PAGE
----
Yes, Cutler was pressured more than you'd like a quarterback to be, but the frequency with which he made egregious throws and decisions from a clean pocket should be a dire warning to anyone who thinks he has a viable future as an NFL starter.

Even later in the season, when he should have had a clear familiarity with his targets and the routes they were running, Cutler reverted to a bad decision-making matrix far too often. This incompletion in the Dolphins' Week 16 loss to the Kansas City Chiefs is an optimal example.

Cutler has a trips left setup to the wide side of the field. Down 29-13 with 2:38 left in the game and facing a 4th-and-15, Cutler knows the Chiefs are backing off in coverage to prevent any receiver from getting past the deep safety.

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For the first 10 yards off the line of scrimmage, all three receivers run vertical routes. Then, middle receiver Kenny Stills curls back under cornerback Steven Nelson.

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When Cutler throws the ball in Stills' area, his two other receivers are open underneath the deep coverage with a vertical/crosser combo route, and he doesn't even appear to make the connection.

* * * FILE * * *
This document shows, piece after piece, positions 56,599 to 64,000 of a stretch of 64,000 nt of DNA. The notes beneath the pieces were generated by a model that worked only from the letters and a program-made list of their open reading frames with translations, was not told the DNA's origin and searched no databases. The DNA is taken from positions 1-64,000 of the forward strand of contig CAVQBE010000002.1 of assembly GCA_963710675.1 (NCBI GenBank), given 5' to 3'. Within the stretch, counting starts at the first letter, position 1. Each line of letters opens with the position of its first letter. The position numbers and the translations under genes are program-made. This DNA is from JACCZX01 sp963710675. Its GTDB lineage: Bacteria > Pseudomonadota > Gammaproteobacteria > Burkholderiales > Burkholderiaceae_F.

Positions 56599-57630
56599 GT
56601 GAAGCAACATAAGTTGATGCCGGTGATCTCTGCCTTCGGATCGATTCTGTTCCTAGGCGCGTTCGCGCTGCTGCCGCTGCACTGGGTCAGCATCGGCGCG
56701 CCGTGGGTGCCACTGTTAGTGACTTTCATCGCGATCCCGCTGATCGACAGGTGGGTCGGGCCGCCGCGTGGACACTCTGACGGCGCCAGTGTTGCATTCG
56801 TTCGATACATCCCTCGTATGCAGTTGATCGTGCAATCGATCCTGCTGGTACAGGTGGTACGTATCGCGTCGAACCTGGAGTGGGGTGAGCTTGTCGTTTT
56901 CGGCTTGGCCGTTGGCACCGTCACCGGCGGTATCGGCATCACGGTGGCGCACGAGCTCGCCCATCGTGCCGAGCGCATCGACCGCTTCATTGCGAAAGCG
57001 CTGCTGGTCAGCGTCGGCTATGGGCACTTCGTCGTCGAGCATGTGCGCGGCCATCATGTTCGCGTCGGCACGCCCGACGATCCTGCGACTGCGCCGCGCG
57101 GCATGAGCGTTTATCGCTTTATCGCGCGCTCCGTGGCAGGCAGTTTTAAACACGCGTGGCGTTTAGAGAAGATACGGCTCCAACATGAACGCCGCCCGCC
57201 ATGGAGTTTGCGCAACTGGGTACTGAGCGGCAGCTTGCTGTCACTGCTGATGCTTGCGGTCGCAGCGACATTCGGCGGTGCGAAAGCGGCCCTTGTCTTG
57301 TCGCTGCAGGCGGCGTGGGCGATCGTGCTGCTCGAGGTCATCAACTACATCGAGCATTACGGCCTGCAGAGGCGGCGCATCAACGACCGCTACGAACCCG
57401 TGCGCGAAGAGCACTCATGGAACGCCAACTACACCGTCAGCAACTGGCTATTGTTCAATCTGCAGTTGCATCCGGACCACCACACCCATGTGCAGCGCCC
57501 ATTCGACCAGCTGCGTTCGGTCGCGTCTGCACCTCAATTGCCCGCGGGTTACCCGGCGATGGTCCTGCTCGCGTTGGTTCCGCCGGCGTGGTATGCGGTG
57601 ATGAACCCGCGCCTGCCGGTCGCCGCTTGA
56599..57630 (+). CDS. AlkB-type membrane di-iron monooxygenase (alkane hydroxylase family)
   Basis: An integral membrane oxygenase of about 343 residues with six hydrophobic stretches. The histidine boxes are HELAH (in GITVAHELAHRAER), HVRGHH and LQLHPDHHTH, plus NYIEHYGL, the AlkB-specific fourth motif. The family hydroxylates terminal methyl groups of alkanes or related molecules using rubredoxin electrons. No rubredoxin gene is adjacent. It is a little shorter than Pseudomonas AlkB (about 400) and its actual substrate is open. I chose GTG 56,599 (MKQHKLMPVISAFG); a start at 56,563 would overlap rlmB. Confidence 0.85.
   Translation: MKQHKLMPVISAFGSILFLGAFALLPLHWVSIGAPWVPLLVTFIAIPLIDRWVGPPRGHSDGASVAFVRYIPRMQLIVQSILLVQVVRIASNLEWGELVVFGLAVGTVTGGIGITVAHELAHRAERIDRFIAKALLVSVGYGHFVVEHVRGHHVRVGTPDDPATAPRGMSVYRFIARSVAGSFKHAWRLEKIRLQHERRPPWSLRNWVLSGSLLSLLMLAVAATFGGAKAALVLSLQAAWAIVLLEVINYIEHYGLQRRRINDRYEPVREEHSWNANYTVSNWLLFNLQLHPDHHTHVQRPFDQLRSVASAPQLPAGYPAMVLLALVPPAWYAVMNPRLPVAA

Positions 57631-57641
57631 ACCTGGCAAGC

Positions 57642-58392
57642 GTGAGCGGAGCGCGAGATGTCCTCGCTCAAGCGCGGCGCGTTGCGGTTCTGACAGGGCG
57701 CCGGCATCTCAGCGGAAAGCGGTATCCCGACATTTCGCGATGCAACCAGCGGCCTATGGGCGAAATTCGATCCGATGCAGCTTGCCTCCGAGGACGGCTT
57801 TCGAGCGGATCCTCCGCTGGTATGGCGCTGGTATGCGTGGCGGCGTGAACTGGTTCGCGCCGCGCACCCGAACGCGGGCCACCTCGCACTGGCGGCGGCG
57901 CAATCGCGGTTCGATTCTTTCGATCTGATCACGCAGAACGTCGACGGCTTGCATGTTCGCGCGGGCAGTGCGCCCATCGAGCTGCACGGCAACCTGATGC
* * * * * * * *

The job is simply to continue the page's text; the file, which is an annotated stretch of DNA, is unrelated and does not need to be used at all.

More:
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The throw to Stills is so off-target that linebacker Derrick Johnson almost picks it off, but he drops the ball—perhaps out of surprise that it came to him in the first place. This was a grievous read error on Cutler's part—he could have had a big play to one of two receivers with a deep throw if he'd simply gone to either of those vertical targets with anticipation.

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When Cutler did create big plays with his arm last season, they were generally under specific conditions—a receiver open based on scheme, field position or defensive breakdown. He didn't make anticipation throws that arrived before coverages converged, but in this 36-yard completion to DeVante Parker in Miami's Week 15 loss to the Buffalo Bills, he did see an opportunity and seize the advantage.

Parker is the iso receiver to the right side, and the Bills are playing Cover 1 with Jordan Poyer as the deep safety and Micah Hyde blitzing from the defensive left side, which takes him out of the coverage picture. Linebacker Ramon Humber drops into the intermediate area in case Cutler wants to throw over the middle. Though cornerback Tre'Davious White is an excellent player, Cutler is wise to throw to Parker, whom White is covering.